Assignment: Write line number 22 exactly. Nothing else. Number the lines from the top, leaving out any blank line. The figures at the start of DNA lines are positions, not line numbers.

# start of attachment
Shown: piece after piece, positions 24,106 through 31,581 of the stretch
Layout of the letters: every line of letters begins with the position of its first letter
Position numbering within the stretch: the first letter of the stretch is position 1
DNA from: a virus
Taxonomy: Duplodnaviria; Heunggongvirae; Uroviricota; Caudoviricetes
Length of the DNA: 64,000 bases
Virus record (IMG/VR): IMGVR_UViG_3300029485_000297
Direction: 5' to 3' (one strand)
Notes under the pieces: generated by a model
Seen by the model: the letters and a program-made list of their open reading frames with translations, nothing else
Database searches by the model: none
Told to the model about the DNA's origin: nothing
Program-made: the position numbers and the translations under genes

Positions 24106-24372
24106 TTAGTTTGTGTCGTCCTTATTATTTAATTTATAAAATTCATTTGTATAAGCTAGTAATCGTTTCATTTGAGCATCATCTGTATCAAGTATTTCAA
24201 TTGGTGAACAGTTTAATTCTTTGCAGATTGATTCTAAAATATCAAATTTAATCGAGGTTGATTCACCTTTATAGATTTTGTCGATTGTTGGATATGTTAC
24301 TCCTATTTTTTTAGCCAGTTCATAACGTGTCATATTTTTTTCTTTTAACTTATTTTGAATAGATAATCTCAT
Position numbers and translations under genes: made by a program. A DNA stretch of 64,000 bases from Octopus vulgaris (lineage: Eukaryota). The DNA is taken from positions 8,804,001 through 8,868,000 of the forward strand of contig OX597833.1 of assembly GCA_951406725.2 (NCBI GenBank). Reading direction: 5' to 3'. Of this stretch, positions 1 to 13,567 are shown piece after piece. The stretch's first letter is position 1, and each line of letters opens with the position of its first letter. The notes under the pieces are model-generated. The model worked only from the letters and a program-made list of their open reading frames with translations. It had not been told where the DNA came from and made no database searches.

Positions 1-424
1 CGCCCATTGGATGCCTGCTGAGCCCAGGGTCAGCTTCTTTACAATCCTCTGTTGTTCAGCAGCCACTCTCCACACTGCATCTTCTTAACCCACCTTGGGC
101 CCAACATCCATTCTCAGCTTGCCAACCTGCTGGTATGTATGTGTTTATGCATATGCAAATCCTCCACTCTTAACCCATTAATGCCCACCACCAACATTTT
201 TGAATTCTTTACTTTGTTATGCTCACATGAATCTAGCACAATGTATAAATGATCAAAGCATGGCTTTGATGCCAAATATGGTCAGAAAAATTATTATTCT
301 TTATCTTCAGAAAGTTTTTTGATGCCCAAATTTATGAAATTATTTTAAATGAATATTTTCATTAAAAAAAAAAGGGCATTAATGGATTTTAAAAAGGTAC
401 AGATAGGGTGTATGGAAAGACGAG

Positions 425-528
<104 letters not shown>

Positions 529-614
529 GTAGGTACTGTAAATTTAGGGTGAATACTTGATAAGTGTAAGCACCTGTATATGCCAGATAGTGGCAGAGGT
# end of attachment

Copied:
201 TGAATTCTTTACTTTGTTATGCTCACATGAATCTAGCACAATGTATAAATGATCAAAGCATGGCTTTGATGCCAAATATGGTCAGAAAAATTATTATTCT